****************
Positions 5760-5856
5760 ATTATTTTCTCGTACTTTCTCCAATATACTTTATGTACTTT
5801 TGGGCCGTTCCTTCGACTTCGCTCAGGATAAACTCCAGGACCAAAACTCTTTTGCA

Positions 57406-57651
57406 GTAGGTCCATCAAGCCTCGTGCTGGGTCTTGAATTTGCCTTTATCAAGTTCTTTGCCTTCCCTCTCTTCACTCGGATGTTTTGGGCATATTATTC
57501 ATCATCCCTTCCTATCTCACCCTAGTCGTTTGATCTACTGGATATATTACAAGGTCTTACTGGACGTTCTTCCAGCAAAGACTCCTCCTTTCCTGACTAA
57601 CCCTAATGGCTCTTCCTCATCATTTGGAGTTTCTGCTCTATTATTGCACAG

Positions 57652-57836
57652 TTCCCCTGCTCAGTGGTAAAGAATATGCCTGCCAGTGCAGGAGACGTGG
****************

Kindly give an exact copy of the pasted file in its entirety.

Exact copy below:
Positions 5760-5856
5760 ATTATTTTCTCGTACTTTCTCCAATATACTTTATGTACTTT
5801 TGGGCCGTTCCTTCGACTTCGCTCAGGATAAACTCCAGGACCAAAACTCTTTTGCA

Positions 57406-57651
57406 GTAGGTCCATCAAGCCTCGTGCTGGGTCTTGAATTTGCCTTTATCAAGTTCTTTGCCTTCCCTCTCTTCACTCGGATGTTTTGGGCATATTATTC
57501 ATCATCCCTTCCTATCTCACCCTAGTCGTTTGATCTACTGGATATATTACAAGGTCTTACTGGACGTTCTTCCAGCAAAGACTCCTCCTTTCCTGACTAA
57601 CCCTAATGGCTCTTCCTCATCATTTGGAGTTTCTGCTCTATTATTGCACAG

Positions 57652-57836
57652 TTCCCCTGCTCAGTGGTAAAGAATATGCCTGCCAGTGCAGGAGACGTGG